Thursday, June 26, 2014

Boeing South Carolina achieves 3/month 787 production rate.

Boeing revealed to its employees yesterday that the South Carolina plant has achieved the planned 787 production rate of 3 airplanes/month when ZA660 (LN 224, 5Y-KZF) entered into position 0 on the final assembly line in plant 88-30 on June 24th.  This aircraft is destined for Kenya Airways and should deliver around September of this year.  I am assuming that Everett will slow down to 7/month given the rate change.  This means that Charleston should load a new 787 every 10 days while Everett will load a 787 every 8.6 days for each line (40-26 and 40-24).

This was an important milestone for this plant especially in light of a muckraking report in a certain Seattle newspaper this past week. 

Boeing managers hope to complete a 787 from loading into the first position to roll out in about 38 days at the new rate.  Prior to the step up in rate, the South Carolina plant was building a 787 in about 46 days and a year ago it was at 70 days. 

The plant will also start building its first 787-9 when ZB170 (LN 269) is loaded into position sometime this fall.  The aircraft will go to United Airlines sometime in March of 2015.
The signs of progress at Boeing South Carolina counters a false belief that the plant and its workers are not up to the challenge of building the 787 in sufficient quantities and quality that would justify the investment that was and is continuing to be made by the company.  As recently as this past week a newspaper report slammed the Boeing South Carolina workers and cast doubt on their ability to make the 787 especially in light of the bonuses that were just paid out to them for reducing the JBS (jobs behind schedule) or other wise known as travelled work. It is my understanding that the JBS number as tracked by Boeing is remaining at a flat rate.  It does appear that some people in the media are looking to highlight every mistake and incident in order to sell newspapers rather than looking at the whole story in proper context.

I attempt to put some context to the 787 production story in the form of a table that I've put together comparing number of 787s that have entered final assembly, finished final assembly and have been delivered.  The table looks at these attributes for Everett, Charleston as well as the total for both plants.

Looking at the table one can see that both plants are producing at their respective assigned rates in terms of loadings and roll outs.  We should ignore January and February as both plants were essentially ramping back up after the 2013 holidays as is  evident from the tables with the low number of loadings, rolls outs, and deliveries.  However starting in March Boeing South Carolina loaded, on average, 2.75 aircraft per month, rolled out an average of 3.25 aircraft per month and delivered an average of 2.5 aircraft per month.  This is through June 25th and I do expect at least one more delivery from North Charleston this month.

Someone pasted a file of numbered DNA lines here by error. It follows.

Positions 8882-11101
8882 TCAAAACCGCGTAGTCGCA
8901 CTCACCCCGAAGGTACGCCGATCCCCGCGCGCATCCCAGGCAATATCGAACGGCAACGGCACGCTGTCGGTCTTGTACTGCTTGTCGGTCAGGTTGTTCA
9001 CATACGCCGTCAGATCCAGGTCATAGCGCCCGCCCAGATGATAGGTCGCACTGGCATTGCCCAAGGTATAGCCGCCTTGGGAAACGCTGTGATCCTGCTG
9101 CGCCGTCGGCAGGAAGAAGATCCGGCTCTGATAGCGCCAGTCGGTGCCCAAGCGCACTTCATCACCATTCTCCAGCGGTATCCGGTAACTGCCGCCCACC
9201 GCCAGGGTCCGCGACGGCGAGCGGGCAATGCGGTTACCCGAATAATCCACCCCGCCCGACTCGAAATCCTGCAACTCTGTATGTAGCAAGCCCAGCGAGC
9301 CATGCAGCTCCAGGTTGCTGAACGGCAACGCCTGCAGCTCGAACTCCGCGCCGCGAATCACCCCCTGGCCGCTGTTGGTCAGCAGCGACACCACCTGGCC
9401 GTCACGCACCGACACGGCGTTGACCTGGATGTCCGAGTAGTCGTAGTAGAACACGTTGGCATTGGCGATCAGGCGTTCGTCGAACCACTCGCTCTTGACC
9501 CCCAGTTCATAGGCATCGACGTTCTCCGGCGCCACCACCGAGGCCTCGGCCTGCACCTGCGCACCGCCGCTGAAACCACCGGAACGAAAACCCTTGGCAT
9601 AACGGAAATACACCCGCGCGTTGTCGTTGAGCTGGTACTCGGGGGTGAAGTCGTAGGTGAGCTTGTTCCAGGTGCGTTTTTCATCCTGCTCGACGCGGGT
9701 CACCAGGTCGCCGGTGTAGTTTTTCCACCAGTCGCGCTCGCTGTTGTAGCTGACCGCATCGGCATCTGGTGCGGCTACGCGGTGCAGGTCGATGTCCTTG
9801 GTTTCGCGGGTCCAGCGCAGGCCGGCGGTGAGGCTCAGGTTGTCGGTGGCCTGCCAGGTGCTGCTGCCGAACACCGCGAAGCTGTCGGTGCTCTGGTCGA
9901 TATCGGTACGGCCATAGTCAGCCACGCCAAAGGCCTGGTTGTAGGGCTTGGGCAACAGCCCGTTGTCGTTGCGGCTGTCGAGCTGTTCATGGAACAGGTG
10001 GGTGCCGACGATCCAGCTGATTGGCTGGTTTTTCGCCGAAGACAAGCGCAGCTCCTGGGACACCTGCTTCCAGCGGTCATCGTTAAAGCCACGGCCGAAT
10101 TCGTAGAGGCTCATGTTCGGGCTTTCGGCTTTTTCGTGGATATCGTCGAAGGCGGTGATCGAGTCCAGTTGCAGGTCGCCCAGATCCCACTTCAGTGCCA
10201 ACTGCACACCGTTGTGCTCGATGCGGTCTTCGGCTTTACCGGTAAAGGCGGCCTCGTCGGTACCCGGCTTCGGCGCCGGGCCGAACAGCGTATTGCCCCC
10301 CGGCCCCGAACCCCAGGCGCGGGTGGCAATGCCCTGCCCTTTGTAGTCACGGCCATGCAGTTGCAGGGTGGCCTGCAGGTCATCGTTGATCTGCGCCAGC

Everett has a much higher work load but during the same period the plant has loaded an average of 8 airplanes per month, rolled out an average of 8 airplanes per month and has delivered and average of 6 airplanes per month.  To look at it a different way, I take the average roll outs divided by the average deliveries in order to gauge how efficient each plant is in building and delivering 787s and this is what I have from March through June 25th:

Everett = 8/6 = 1.33
Charleston = 3.25/2.5 = 1.3

The lower the number the more efficient the plant is in building and delivering aircraft.  This shows that Charleston looks to be slightly more efficient in delivering the 787.  Please note that this is a little incomplete as we have to complete the month of June and there is at least one more 787 line move in Everett to come as well as more deliveries from each location.  Additionally, this tables ignores where the aircraft was delivered from, i.e. Charleston built aircraft for Qatar but delivered from Everett was a delivery from Charleston.




grahamj said...

I would expect that Everett will remain at 8/mo for some time as Boeing needs headroom relative to its delivery goals in case something goes wrong again.

greg said...

Why not keep going at 8 + 3 = 11 monthly rate?

The airlines are eager to get their hands on the aircraft.

Uresh said...

2 reasons:
1 supply chain is producing and contracted for 10/month not 11.
2 Boeing wants to carefully manage the increase in rate from 10 to 12.

larmeyers said...

Speaking of Charleston,good to see a 789 scheduled for Charleston (LN269 UA). I think that would time out to a November load at current rates. Is that the first of the type to be assembled there?

TravelingMan said...

It's a few days old but here's an interesting article on Emirates and their impending order of either the A350 or the Dreamliner:

Piotrek_ said...

LN14 will probably get GEnx-1B engines too. Pylons have been removed from the frame, and LN17 is now outside the EMC, as LN19 was few days ago. They're probably switching pylons of RAM's former frames with LN11 and LN14.